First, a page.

After about a year and a half after CEO Sergio Marchionne fearlessly said that he will turn Chrysler Group into one of the world's top five carmakers, it has become apparent that this currently isn't the case. On Dec. 11, 2008, Marchionne spoke to 1,500 people in the auditorium at Fiat's Turin headquarters.
He said that to achieve the goal and to survive longterm, Fiat would have to forge alliances. History tells us that this didn't go as planned at all.
After Marchionne got Chrysler, he moved to acquire General Motor Co.'s Opel, Saab, and South American operations last year. But for one reason or another, he failed as GM either wanted to sell to another company or chose to keep the unit.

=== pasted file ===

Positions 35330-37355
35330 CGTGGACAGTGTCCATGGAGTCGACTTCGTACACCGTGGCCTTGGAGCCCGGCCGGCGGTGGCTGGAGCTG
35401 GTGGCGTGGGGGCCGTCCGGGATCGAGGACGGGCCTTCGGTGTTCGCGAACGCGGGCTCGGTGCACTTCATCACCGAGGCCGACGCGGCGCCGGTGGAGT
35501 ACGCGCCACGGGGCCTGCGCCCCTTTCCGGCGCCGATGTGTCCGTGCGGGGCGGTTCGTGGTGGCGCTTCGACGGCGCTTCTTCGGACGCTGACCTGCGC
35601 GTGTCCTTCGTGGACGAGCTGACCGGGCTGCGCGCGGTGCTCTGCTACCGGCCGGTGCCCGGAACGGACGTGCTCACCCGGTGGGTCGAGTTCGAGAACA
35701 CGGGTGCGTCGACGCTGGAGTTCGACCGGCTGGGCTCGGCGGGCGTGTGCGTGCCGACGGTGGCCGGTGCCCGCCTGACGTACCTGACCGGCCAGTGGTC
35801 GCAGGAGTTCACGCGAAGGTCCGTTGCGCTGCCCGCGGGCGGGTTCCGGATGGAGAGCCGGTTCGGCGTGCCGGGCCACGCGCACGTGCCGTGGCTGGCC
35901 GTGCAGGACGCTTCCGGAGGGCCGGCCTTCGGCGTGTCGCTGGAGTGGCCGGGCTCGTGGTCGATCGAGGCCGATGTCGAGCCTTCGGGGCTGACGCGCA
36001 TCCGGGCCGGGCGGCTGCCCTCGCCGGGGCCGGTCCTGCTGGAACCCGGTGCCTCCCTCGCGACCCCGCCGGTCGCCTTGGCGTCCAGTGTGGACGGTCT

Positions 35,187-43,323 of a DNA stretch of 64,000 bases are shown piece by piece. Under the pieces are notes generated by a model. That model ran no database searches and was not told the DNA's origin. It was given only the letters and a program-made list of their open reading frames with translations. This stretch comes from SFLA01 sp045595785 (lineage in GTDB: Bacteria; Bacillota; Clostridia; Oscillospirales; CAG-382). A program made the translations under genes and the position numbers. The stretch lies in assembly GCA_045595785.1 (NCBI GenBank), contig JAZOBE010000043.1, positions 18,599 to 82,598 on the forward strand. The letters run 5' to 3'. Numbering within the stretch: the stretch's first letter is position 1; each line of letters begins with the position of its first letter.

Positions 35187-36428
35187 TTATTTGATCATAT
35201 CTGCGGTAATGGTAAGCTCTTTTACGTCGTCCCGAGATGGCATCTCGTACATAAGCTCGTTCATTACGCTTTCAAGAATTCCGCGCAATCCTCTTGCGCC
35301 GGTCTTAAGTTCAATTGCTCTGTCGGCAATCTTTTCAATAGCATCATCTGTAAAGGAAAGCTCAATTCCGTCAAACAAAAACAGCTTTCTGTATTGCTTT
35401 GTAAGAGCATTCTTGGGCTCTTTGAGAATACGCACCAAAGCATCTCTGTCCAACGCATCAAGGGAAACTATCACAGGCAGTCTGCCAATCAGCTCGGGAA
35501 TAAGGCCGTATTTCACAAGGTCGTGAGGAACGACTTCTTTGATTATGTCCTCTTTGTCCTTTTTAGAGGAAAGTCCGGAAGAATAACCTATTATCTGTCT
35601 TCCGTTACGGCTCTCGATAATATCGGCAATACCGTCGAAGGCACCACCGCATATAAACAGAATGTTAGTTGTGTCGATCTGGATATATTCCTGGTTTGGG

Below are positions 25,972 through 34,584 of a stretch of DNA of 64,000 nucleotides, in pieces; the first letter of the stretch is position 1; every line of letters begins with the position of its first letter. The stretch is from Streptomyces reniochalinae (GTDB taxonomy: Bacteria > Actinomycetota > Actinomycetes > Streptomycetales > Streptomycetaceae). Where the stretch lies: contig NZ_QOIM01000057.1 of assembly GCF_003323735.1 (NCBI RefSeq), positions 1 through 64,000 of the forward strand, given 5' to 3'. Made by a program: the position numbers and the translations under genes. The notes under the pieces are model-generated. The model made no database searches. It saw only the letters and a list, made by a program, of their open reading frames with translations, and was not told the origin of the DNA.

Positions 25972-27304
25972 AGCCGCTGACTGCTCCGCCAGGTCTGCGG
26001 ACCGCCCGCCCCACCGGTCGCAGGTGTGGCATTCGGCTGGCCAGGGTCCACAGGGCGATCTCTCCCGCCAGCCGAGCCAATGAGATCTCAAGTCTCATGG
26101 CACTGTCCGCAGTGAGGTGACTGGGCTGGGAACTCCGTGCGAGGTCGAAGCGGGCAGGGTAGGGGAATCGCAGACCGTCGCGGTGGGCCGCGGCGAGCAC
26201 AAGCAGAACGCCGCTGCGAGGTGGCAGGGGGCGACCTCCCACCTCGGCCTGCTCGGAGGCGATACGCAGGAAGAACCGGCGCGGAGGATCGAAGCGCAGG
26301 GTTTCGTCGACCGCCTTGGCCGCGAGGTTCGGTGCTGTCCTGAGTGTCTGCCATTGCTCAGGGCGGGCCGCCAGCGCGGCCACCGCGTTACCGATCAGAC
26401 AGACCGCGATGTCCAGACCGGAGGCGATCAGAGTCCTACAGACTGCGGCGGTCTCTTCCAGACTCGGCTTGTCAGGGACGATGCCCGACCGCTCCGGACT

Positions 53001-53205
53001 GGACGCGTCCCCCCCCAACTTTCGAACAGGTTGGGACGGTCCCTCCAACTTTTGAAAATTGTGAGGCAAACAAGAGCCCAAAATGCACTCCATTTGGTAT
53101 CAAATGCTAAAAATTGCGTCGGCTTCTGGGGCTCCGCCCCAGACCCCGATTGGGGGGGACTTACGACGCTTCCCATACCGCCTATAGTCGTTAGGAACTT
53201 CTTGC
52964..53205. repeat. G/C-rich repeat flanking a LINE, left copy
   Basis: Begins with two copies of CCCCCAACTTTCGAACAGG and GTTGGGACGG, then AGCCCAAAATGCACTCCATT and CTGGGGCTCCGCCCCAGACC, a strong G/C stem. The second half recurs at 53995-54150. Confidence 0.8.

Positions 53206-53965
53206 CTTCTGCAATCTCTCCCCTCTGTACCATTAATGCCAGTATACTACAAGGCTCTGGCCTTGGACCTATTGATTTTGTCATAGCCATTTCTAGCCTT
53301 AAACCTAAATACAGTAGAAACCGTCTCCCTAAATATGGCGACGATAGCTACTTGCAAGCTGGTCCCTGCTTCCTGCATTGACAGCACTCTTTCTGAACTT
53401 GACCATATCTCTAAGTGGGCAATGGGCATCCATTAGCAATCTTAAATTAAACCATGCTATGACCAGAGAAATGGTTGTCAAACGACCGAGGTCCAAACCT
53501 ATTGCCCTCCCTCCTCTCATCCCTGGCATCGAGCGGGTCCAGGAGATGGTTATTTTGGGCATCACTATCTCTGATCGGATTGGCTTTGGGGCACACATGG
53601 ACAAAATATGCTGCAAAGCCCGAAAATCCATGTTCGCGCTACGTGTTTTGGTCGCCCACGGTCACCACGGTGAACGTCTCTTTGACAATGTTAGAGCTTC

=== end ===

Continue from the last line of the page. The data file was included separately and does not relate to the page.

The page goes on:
Giuseppe Berta, a Fiat expert and business professor at Milan's Bocconi University, said that Marchionne had visualized a "large automotive group under the control of Fiat."
Stephen Pope, chief global equity strategist at Cantor Fitzgerald in London, thinks that Marchionne will have a harder time at getting to this goal.
He faces the challenge of at least getting to the level of success that Carlos Ghosn, who is the CEO of the alliance of Renault SA and Nissan Motor Co., has achieved.
Pope said that to date, Ghosn's 11-year-old Renault-Nissan partnership is the only major auto alliance that has worked.
Pope said that Ghosn is moving even farther ahead as it was announced earlier this month that Renault-Nissan had entered a deal with Daimler AG to share small-car and engine technology. [via autonews - sub. required]